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Composite Structures 2

  • I. H. Marshall

Table of contents

  1. Front Matter
    Pages i-xv
  2. Plenary

  3. Structural Monitoring

  4. Structural Analysis: Platework Structures

  5. Vibration Studies

  6. Finite Element Studies

  7. Structural Analysis: Structural Systems

    1. Trevor F. Starr
      Pages 192-213
    2. M. H. Bryan-Brown, D. M. Walker
      Pages 214-234
  8. Research and Development

  9. Design

    1. Masuji Uemura, Hisashi Iyama, Yoshiko Fukunaga
      Pages 282-301
    2. Lajos Garay
      Pages 326-331
  10. Experimental Investigations

  11. Transportation Engineering

    1. R. W. McLay, D. P. Tassie, W. W. Thompson
      Pages 399-413
  12. Structural Analysis: Buckling Studies

  13. Failure Analysis

    1. Lokeswarappa R. Dharani, James G. Goree
      Pages 453-466
  14. Fracture Mechanics

  15. Feasibility Studies including Natural Fibre Composites

    1. K. G. Satyanarayana, K. Sukumaran, A. G. Kulkarni, S. G. K. Pillai, P. K. Rohatgi
      Pages 535-548
    2. Heinrich Rothert, Ba Nguyen, Rolf Gall
      Pages 549-567
  16. Back Matter
    Pages 569-579

About this book

Introduction

The papers contained herein were presented at the Second International Conference on Composite Structures (ICCS/2) held at Paisley College of Technology, Paisley, Scotland, in September 1983. The Conference was organised and sponsored by Paisley College of Technology in association with the Scottish Development Agency and the National Engineering Laboratory. It forms a natural progression from the highly successful First International Conference on Composite Structures (lCCS/l) held at Paisley in September 1981. The last few decades have seen phenomenal advances in research and of composite materials with new and exciting structural development possibilities being unearthed on an almost daily basis. Composites have been rightly heralded as space-age materials of the future. However, along with the rather specialised aerospace applications a growing awareness of the wider potential of composites is also unmistakable. The extensive composite materials research programmes of the fifties and sixties are now yielding fruit in abundance, with composites being used in virtually every area of structural engineering from transportation to pressure vessels and so on. Although significant weight savings, paramount in transportation engineering, are possible, composites have gone far beyond being simply lighter than conventional materials. They offer real structural advantages with almost unbounded potential. The ability to tailor a particular matrix material to suit prevailing environmental conditions whilst maintaining adequate reinforcement to withstand applied loading is unquestionably an attractive proposition.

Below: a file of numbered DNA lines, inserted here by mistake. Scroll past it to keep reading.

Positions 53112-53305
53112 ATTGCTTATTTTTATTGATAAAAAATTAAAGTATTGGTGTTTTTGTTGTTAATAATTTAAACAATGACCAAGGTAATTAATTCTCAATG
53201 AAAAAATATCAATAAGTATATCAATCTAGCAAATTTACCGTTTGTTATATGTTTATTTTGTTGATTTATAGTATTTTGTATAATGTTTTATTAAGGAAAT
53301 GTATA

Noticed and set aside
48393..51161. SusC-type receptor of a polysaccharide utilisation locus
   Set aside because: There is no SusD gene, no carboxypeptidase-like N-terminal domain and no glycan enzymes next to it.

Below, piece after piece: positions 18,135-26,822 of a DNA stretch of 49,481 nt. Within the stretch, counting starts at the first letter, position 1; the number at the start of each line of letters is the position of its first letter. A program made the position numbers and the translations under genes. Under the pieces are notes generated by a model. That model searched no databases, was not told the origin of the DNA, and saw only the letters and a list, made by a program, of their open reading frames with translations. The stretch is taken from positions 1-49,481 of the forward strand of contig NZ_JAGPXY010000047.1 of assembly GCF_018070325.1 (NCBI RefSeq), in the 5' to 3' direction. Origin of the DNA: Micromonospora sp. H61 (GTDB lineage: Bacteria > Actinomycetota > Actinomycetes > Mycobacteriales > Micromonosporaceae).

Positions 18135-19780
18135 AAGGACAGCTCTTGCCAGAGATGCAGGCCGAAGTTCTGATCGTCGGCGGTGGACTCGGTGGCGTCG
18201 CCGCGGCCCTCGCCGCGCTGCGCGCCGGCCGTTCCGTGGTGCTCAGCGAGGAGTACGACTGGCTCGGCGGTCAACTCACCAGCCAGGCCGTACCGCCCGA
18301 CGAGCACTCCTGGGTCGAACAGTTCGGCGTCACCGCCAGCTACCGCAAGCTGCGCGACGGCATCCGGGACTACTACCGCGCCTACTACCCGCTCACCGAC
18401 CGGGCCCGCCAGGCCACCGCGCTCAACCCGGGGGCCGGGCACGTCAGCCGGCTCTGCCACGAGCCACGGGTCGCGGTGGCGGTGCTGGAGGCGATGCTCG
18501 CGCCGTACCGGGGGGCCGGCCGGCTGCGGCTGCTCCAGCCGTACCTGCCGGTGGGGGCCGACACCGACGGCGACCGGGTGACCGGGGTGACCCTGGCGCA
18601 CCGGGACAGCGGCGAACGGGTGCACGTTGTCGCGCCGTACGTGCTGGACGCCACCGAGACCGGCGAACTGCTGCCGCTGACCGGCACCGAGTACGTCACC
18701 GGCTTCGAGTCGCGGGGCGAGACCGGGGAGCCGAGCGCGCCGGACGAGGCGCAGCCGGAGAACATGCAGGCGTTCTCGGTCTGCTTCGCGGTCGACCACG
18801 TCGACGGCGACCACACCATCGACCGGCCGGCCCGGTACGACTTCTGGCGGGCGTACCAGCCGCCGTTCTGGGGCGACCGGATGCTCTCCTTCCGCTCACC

Keywords

calibration composite composite material fatigue fracture mechanics structural analysis ultrasound

Editors and affiliations

  • I. H. Marshall
    • 1
  1. 1.Department of Mechanical and Production EngineeringPaisley College of TechnologyScotland

Bibliographic information

  • DOI https://doi.org/10.1007/978-94-009-6640-6
  • Copyright Information Springer Science+Business Media B.V. 1983
  • Publisher Name Springer, Dordrecht
  • eBook Packages Springer Book Archive
  • Print ISBN 978-94-009-6642-0
  • Online ISBN 978-94-009-6640-6
  • Buy this book on publisher's site
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